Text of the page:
Mexican newspaper photographers attacked by gunmen
Two Mexican newspaper photographers have been attacked by gunmen in Ciudad Juarez, in northern Mexico.
Police say gunmen shot dead Luis Carlos Santiago and severely injured Carlos Sanchez, who both worked for the local paper, Diario de Juarez.
The newspaper's editor said he did not know why they had been targeted.
The Committee to Protect Journalists (CPJ), a US campaign group, says journalists in Mexico are increasingly being attacked by drug cartels.
According the CPJ, fear of the cartels is leading some publications to stop reporting on drug-related violence.
Newspaper director Pedro Torres told the Associated Press news agency that 21-year-old Mr Santiago and his colleague were driving to lunch when gunmen in two cars intercepted them and opened fire.
Mr Sanchez is in a serious condition in hospital.
Upsurge in violence
According to the CJP, Mexico is one of the world's most dangerous countries for journalists and more than 30 have been killed or have gone missing since President Felipe Calderon launched a military crackdown on organised crime in 2006.
Ciudad Juarez has been the scene of frequent violence.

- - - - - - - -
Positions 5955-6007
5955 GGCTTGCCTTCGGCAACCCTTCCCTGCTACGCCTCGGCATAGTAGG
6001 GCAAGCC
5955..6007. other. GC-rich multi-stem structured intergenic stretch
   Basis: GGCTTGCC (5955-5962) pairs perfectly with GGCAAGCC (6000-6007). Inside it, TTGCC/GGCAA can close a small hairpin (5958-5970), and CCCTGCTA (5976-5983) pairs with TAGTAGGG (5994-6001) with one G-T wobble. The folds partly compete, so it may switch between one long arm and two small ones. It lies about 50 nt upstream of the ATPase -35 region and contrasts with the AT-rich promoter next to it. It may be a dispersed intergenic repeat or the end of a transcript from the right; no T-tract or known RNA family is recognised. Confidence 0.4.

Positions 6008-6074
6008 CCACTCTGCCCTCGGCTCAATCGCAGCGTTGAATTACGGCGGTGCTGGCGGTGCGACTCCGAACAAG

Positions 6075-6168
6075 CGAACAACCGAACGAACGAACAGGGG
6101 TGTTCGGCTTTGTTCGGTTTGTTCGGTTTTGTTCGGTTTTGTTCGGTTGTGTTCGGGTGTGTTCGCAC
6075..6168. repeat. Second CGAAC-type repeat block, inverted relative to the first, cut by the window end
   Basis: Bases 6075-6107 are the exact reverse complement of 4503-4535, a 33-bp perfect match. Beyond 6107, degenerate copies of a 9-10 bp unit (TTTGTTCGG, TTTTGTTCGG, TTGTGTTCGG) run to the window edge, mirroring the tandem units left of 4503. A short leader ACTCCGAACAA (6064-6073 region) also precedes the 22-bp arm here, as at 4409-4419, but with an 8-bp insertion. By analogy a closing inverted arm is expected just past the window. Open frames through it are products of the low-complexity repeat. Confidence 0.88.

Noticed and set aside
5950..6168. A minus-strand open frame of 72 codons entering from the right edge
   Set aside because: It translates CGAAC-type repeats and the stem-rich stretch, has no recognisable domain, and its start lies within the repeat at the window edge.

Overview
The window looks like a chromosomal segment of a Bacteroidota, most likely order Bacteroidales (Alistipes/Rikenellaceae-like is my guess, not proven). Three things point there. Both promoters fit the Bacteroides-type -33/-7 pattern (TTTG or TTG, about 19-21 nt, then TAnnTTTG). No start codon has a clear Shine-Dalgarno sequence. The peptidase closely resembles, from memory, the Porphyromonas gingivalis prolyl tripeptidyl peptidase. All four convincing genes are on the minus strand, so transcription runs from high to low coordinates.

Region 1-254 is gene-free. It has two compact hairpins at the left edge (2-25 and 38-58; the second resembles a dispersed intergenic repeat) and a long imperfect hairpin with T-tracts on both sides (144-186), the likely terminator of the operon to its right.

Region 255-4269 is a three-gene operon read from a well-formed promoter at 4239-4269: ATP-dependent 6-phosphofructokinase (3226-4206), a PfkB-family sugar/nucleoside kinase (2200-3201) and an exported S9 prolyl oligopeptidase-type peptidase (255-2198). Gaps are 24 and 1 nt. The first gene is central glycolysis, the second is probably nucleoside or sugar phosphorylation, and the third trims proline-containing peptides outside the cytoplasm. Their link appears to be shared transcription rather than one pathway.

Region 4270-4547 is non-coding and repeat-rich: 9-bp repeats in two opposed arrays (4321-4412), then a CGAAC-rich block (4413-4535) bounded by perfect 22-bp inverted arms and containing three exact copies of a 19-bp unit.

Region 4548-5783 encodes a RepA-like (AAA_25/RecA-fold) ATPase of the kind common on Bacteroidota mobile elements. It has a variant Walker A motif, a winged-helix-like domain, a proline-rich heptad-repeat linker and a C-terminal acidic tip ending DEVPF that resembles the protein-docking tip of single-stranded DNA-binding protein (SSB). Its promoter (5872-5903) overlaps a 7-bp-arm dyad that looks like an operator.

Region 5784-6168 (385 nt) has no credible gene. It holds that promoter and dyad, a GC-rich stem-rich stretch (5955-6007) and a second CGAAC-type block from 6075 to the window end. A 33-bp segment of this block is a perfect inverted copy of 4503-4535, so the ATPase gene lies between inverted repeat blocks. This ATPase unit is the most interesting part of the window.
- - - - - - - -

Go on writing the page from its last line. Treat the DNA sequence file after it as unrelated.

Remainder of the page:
In 2008, another El Diario de Juarez journalist, Armando Rodriguez, was killed in front of his home in the city, which is close to the US-Mexico border.
The following year the federal agent who had been investigating Rodriguez's death was killed.
In recent weeks there has been a big upsurge in violence in north-eastern Mexico, where rival drugs gangs are battling for control of smuggling routes into the US.
The rising violence has led to growing criticism of Mr Calderon's military crackdown on the drugs cartels. Opposition groups say the crackdown, which began three-and-a-half years ago, has done nothing to stop the flow of drugs to the US.
More than 28,000 people have died in drug-related violence since President Calderon deployed the army against the cartels in 2006. The violence has spilled over into Central America.
However, the president has defended his policy, saying that the rise in violence is a sign that the cartels are becoming more desperate.